On October 9, 2014, a Great Falls district court judge found that BNSF’s litigation strategy of trying to blame its train crew after the responsible operating department officials had exonerated them violated a court rule prohibiting the assertion of frivolous claims and defenses.On July 19, 2011, BNSF assigned one of its track welders to “escort” a non-BNSF maintenance of way train owned and operated by non-BNSF contractors. They were doing work that could have been done by BNSF’s own track maintenance employees. BNSF preferred to use contractors. The BNSF welder who was serving as “escort” for these non-BNSF contractors had never done this work before. He spent the day dodging rattlesnakes while struggling to stay cool and hydrated. At the end of the work day the dispatcher had the contractors tie their train down at Gerber, a little-used industry track southeast of Great Falls.The welder forgot to restore the east siding switch at Gerber. He left the scene and drove 12 miles northwest to Great Falls where he was directed to begin repairing a switch frog in the yard. While doing this, he learned the dispatcher was trying to find him to ask about the switch at Gerber. The welder contacted the dispatcher and incorrectly reported having restored the switch to mainline position. The applicable operating rule required this to be done before leaving Gerber, while the welder still had the switch under visual observation.Meanwhile, our client and his engineer were bringing their train west from Stanford toward Great Falls. The dispatcher, believing the welder’s report that the east Gerber switch had been restored to mainline position, gave our client and his engineer a track warrant all the way into Great Falls. When the crew rounded the trees and bushes east of Gerber they saw the switch target was against them and dumped the air, but were unable to stop. They dove to the floor, braced for collision, and suffered serious injury in the resulting collision with the parked maintenance train.BNSF assumed full control of the incident scene as repair efforts began. It downloaded the event recorder data. It spoke to the dispatcher and the welder. Several hours later BNSF’s Montana Division general manager notified all involved that these facts “exonerated” the train crew and they would not be required to undergo FRA urinalysis.Our client filed his FELA lawsuit against BNSF about a year and a half later after struggling with back surgery and post traumatic stress disorder. BNSF’s answer asserted our client had been “contributorily negligent” — that he had been careless himself and that this contributed to causing the Gerber wreck. At his deposition BNSF’s lawyers claimed he had been careless when he took a radio call from the dispatcher and glanced down at his handwritten notes of mileposts passed, so he could give an accurate train position to the dispatcher. BNSF said our client should have anticipated that someone would have left the Gerber switch open in his path. They said he should have been watching down the track for that instead of trying to give an accurate rollup to the dispatcher.The problem with this defense was that the welder who left the switch open and then wrongly reported having restored it violated General Code of Operating Rules 8.3. BNSF had adopted GCOR 8.3 in response to the FRA regulation set out at 49 C.F.R. § 218.105. That regulation required railroads to adopt operating rules requiring employees who open switches in dark territory to close them and report doing so to the dispatcher while still present at the scene with the switch under observation. The regulation further provided that any violation of the operating rule would likewise be a violation of the regulation itself. In FELA cases, any violation of an FRA regulation by the railroad or a co-worker establishes the railroad’s liability as a matter of law and precludes the assertion of a contributory negligence defense. In other words, BNSF’s contributory negligence defense was illegal under these facts.We warned BNSF this defense was improper. BNSF persisted with it, so we filed a motion for “summary judgment” explaining that the undisputed facts and controlling law prohibited this defense.At the same time we filed a separate motion explaining that the assertion of this illegal defense violated Montana Rule of Civil Procedure 11. That rule provides that an attorney who signs a court paper like BNSF’s Answer to our client’s Complaint “certifies to the best of the person’s knowledge, information, and belief, formed after an inquiry reasonable under the circumstances” that the court paper in question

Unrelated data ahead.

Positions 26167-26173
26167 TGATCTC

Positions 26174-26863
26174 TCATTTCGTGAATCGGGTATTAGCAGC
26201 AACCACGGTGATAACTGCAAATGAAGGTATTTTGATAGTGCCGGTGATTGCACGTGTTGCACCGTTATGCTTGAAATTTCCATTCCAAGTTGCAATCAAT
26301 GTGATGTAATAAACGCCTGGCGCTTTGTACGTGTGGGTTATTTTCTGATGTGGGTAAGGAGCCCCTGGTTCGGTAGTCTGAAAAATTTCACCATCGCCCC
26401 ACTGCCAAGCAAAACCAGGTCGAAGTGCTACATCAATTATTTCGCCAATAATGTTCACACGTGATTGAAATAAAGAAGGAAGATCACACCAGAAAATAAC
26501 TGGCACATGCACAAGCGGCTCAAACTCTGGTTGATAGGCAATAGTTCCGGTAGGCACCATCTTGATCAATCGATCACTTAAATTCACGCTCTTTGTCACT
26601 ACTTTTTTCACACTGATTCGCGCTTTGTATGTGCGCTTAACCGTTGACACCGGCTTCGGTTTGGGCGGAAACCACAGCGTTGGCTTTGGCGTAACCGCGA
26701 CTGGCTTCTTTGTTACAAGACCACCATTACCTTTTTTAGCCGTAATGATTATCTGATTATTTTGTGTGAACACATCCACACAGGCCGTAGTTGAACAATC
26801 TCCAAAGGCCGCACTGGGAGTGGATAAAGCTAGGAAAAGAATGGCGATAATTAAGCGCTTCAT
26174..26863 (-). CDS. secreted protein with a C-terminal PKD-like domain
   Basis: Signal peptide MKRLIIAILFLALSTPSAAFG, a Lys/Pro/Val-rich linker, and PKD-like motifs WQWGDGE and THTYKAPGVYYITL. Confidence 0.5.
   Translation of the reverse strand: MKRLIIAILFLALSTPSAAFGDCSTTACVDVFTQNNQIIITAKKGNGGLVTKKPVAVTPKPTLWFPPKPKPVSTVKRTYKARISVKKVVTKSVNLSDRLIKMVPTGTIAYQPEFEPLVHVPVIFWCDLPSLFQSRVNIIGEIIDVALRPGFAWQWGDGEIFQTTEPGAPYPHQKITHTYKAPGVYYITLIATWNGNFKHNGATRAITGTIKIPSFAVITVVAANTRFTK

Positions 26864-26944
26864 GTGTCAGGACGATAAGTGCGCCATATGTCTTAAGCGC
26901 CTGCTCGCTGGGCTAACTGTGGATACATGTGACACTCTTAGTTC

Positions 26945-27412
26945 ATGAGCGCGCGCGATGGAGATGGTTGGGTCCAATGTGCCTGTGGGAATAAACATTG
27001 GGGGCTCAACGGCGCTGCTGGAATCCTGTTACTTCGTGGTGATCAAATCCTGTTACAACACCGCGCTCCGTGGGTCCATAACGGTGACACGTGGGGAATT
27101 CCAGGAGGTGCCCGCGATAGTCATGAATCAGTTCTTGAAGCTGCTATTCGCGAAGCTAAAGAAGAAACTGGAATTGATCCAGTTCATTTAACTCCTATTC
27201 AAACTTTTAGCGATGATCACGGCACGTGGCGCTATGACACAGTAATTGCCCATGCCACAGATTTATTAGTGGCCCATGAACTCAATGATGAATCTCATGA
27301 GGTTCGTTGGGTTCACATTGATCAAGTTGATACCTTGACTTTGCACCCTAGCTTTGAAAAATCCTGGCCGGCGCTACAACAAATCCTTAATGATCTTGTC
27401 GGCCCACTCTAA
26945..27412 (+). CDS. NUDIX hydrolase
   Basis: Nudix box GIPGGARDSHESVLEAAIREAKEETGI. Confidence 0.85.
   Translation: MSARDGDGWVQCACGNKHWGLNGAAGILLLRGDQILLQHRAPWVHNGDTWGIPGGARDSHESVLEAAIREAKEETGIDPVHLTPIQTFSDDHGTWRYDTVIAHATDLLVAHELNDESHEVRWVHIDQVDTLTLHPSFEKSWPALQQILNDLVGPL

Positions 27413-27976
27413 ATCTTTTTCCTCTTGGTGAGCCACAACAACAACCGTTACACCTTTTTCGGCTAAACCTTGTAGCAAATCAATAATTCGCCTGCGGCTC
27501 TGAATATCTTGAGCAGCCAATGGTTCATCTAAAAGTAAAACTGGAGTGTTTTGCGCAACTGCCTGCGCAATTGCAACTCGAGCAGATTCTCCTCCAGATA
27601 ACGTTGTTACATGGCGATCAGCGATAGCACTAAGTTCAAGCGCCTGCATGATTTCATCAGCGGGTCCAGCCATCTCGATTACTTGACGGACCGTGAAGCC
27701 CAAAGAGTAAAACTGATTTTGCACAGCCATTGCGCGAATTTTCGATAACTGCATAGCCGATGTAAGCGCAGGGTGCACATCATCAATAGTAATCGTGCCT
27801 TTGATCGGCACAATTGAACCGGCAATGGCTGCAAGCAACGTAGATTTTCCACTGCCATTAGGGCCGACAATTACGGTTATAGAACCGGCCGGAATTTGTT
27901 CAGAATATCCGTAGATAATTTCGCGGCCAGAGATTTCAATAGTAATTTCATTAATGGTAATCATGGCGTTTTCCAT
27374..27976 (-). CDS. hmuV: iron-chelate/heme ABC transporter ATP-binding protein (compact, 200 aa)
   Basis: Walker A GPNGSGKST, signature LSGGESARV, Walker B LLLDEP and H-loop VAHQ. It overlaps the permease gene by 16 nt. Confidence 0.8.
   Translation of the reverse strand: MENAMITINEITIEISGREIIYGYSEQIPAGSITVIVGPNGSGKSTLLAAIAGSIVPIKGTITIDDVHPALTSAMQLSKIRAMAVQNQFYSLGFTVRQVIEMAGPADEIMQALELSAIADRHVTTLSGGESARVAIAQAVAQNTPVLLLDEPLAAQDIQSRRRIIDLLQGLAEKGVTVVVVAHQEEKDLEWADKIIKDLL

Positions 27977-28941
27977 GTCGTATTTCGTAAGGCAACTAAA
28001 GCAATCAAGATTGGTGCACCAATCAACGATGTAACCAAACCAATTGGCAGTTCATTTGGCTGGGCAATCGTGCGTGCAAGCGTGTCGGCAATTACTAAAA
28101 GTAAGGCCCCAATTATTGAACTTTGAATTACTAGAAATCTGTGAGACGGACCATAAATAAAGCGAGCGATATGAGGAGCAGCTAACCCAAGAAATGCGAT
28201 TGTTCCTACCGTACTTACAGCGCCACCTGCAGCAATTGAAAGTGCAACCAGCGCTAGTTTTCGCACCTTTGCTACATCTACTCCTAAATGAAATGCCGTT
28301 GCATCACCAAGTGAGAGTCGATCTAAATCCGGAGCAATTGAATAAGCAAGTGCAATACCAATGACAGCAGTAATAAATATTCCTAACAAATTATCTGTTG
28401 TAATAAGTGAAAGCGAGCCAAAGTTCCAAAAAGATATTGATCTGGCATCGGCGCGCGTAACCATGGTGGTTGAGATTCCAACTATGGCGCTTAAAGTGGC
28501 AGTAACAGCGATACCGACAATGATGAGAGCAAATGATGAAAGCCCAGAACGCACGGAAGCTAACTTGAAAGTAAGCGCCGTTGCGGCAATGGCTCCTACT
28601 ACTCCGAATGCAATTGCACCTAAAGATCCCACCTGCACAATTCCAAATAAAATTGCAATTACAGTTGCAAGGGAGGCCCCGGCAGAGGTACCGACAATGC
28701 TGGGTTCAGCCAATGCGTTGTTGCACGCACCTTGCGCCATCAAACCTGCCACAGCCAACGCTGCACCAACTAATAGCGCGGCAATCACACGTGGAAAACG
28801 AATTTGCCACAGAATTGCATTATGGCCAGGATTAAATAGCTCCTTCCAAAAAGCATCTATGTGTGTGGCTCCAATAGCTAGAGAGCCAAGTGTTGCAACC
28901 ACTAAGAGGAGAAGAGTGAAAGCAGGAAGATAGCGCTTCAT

(1) it is not being presented for any improper purpose, such as to harass, cause unnecessary delay, or needlessly increase the cost of litigation;(2) the claims, defenses, and other legal contentions are warranted by existing law or by a nonfrivolous argument for extending, modifying, or reversing existing law or for establishing new law;(3) the factual contentions have evidentiary support or, if specifically so identified, will likely have evidentiary support after a reasonable opportunity for further investigation or discovery; and(4) the denials of factual contentions are warranted on the evidence or, if specifically so identified, are reasonably based on belief or lack of information.